White House lobbies for Covid vaccine requirement for travelers

WASHINGTON D.C.: The White House has said that it opposes legislation that would end a requirement for most foreign air travelers to be vaccinated against COVID-19.

The House of Representatives will vote on the bill next week.

In June, the Biden administration ended a rule requiring people arriving in the US by air to test negative for COVID-19, but has not lifted Centers for Disease Control and Prevention vaccination requirements.

"This policy has allowed loved ones across the globe to reunite, while reducing the spread of COVID-19 and the burdens it places on the health care system in the US," the White House said.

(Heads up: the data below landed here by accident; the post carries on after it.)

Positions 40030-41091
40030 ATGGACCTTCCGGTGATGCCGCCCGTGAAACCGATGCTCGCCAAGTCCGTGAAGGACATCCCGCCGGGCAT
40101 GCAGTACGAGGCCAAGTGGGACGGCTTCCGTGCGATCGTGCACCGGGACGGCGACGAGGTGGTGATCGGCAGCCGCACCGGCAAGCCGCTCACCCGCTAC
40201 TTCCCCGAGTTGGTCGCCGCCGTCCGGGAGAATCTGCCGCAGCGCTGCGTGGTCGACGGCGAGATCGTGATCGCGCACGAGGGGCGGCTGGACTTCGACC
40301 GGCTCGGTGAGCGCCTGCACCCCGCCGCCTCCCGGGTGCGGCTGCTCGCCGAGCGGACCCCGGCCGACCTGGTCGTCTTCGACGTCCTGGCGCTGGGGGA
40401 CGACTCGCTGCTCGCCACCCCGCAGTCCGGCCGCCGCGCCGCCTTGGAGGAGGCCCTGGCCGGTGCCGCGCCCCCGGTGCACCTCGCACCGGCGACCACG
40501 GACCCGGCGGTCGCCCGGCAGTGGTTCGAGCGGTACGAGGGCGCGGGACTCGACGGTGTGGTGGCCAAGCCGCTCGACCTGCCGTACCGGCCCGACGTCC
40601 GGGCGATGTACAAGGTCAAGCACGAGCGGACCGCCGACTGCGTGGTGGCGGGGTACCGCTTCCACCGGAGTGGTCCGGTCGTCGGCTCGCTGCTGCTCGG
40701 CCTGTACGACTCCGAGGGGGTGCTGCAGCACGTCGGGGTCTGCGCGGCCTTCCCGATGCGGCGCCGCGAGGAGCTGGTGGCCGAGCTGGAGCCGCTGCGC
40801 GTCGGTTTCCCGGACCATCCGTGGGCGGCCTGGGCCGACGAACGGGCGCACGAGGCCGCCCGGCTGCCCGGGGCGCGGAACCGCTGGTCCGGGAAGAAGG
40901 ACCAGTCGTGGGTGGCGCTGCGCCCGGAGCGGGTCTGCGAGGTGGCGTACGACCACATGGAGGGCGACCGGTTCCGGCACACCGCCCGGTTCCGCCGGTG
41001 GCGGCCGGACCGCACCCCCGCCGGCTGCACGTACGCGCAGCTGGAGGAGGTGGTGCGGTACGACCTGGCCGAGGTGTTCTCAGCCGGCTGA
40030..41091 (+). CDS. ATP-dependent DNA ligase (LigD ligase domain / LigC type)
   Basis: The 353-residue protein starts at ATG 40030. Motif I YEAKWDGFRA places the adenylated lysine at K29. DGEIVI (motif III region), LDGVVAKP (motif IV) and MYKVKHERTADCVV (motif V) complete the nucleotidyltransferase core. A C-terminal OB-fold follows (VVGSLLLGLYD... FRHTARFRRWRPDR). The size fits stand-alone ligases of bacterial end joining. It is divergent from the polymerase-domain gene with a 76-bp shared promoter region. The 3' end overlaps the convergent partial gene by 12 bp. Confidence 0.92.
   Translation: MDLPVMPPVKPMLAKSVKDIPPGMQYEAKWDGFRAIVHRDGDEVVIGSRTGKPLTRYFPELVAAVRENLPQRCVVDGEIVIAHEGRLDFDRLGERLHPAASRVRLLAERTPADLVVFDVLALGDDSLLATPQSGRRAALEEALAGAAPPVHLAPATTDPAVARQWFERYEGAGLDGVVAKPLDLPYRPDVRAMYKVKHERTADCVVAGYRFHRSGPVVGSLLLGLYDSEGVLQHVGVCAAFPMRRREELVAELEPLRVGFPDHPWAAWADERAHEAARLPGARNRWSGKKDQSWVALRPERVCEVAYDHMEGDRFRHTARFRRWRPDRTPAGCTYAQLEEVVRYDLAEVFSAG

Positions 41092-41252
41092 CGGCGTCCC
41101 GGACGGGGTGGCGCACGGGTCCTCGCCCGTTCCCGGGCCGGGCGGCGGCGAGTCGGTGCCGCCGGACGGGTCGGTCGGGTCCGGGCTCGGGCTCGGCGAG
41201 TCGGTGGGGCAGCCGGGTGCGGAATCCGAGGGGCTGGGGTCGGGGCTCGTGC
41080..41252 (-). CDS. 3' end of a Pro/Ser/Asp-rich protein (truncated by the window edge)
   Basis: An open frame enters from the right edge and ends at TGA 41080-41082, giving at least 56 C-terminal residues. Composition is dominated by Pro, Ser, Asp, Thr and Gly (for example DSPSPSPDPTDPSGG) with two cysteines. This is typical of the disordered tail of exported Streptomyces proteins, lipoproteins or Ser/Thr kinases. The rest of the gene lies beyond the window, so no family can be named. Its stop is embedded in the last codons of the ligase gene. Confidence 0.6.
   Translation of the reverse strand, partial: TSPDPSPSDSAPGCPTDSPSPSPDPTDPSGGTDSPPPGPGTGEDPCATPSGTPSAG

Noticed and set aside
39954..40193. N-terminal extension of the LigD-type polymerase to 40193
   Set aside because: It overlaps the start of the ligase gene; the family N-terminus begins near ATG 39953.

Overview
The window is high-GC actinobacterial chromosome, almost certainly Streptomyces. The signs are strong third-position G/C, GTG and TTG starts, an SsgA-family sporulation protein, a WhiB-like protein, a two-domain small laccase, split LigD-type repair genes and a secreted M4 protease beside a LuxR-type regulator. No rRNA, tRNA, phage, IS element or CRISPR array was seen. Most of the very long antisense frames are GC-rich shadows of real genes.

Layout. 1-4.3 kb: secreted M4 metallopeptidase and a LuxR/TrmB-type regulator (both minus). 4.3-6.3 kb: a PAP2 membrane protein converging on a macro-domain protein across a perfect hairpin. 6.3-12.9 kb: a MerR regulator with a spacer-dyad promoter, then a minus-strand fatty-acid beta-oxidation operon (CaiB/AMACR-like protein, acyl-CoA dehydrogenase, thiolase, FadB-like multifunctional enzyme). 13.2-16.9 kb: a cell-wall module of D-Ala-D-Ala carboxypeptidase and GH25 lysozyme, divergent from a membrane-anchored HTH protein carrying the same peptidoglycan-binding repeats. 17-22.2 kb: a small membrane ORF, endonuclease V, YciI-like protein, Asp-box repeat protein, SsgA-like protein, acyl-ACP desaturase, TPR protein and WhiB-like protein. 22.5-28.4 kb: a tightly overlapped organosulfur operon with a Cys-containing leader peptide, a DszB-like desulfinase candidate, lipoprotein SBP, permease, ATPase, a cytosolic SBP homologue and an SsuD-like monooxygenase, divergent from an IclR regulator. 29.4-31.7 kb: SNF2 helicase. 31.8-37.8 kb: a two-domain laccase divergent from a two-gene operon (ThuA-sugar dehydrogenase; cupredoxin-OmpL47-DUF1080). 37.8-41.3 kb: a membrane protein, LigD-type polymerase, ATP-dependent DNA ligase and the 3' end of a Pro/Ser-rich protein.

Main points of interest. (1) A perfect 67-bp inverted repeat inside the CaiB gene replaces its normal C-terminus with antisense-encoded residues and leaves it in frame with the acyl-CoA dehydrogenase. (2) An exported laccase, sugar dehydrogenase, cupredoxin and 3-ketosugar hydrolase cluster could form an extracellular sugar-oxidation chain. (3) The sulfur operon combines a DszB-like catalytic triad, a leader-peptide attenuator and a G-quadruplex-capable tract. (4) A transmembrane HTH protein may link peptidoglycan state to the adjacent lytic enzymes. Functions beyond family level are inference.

With some exceptions, adult visitors traveling to the US who are not citizens or permanent residents must show proof of vaccination before boarding their flights.

Republican Representative Thomas Massie, who introduced the measure to rescind the vaccine requirement, wrote on Twitter, "The CDC’s unscientific mandate is separating too many people from their families and has been doing so for far too long. It needs to end."

The White House will end its COVID-19 public health emergency on 11th May.

"As we approach the end of the public health emergency, the administration will review all relevant policies, including this one," the White House said.

Vaccines are still the most important public health tool for fighting COVID-19, the CDC said, recommending all travelers continue to be vaccinated.